EAST LANSING (WWJ) — What does an electrocardiogram signal of your heart sound like?
A student team of Michigan State University electrical engineers just made it easy to find out, helping them near the top of a national design contest in the process.
The MSU design of a portable Electrocardiogram Demonstration Board placed second in the Texas Instruments Analog Design Contest, held in Dallas in July.
“It’s sleek,” said Mike Mock of Howell. The ECG demonstration board was created as an easy way for a person to monitor their heart rate and identify irregularities in their health. Mock, along with student electrical engineers Justin Bohr of Brighton, Nate Kesto of Milford, and Xie He, Yuan Mei and Chaoli Ang, all of China, won $7,500 for their innovation. Mock and Bohr now work for Texas Instruments in Analog Applications.
Mock said the College of Engineering team worked together on the portable ECG for months. Their challenge was to design, simulate, fabricate and test a portable demonstration board that is capable of measuring and displaying a reliable and low noise ECG signal.
“The basic idea was to create a portable demonstration board that users can interact with at trade shows and tech shows to allow them to display their actual personal ECG signal,” Mock explained. “We designed an analog front end board that interfaced with a Stellaris microcontroller running an oscilloscope application.”
The project was first displayed at the MSU College of Engineering Design Day last spring.
“I never thought it would be possible to walk up to a device and actually display your heart rate right on the spot so you can see if you are healthy,” he added.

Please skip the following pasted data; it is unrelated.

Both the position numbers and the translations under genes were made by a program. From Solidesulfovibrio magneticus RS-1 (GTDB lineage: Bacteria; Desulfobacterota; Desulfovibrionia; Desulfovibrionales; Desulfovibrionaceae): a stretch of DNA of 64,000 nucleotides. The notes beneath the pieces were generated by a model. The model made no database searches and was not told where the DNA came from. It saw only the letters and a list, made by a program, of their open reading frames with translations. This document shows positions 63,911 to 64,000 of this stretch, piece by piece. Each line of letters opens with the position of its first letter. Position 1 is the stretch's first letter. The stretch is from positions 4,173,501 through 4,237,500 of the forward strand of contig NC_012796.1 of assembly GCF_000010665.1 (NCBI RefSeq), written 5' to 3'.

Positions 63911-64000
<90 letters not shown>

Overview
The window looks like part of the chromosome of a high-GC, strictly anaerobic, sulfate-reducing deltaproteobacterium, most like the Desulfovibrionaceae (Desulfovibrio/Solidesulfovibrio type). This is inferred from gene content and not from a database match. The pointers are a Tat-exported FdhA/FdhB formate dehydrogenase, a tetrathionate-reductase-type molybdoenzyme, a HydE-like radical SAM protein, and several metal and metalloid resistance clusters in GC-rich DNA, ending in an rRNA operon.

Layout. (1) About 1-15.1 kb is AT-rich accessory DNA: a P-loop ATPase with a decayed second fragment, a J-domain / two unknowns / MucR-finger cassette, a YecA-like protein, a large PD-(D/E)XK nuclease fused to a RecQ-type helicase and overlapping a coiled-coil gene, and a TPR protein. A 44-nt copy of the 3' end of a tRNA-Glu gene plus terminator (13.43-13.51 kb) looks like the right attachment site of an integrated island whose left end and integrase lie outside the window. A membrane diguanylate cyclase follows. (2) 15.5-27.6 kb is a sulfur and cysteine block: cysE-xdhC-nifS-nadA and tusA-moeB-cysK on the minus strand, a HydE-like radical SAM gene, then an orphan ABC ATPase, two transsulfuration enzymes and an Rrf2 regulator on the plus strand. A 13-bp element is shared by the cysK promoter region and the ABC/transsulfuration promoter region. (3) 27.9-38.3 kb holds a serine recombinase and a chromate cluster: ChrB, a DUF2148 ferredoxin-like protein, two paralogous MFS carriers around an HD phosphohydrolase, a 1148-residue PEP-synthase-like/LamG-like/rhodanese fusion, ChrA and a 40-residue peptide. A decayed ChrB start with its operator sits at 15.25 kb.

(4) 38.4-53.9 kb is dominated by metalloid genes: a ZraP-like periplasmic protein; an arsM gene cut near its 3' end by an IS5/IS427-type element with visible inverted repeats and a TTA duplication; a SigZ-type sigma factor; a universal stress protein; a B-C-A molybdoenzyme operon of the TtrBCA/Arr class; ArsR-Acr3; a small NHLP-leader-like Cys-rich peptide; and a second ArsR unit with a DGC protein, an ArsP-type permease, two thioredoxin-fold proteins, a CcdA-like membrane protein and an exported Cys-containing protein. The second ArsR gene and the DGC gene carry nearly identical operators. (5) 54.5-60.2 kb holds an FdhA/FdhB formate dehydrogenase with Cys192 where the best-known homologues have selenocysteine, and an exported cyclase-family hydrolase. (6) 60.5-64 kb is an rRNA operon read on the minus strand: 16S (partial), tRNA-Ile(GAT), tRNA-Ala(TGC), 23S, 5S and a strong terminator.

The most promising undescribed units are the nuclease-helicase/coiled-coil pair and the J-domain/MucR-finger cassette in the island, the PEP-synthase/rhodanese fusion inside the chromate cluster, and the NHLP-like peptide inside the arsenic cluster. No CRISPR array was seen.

The team is currently being showcased by Texas Instruments in a video: http://e2e.ti.com/blogs_/b/aroundti/archive/2013/08/06/portable-ecg-takes-2nd-place-in-annual-ti-analog-design-contest.aspx
Texas Instruments sponsors the TI Analog Design Contest each year as a way to inspire engineering students and foster tomorrow’s innovators. During the 2012-13 school year, 450 students from 47 accredited engineering colleges and universities participated.
The annual Engibous Summit, named after former TI chairman and CEO Thomas Engibous, included the top 10 finalist teams, which represented seven universities. These top engineering university students presented their projects to a panel of notable TI and guest judges during the three-day event in Dallas.
First place prize of $10,000 went to Rochester Institute of Technology freshman Adam Munich for an improved Tesla coil. The third place prize of $5,000 was awarded to a team from the University of Puerto Rico at Mayaguez for an easy-tune automatic guitar tuning system. The People’s Choice award and $1,000 went to a team from the University of Texas at Austin for a food safety device.
The 2014 TI Analog Design Contest, renamed TI Innovation Challenge, will open on Sept. 2, to eligible contestants in the United States, Canada and, for the first time, Mexico. Visit http://www.ti.com/tiic-na for more details.
Texas Instruments is a global semiconductor design and manufacturing company that develops analog ICs and embedded processors. The company has more than 100,000 customers.
More at http://www.ti.com.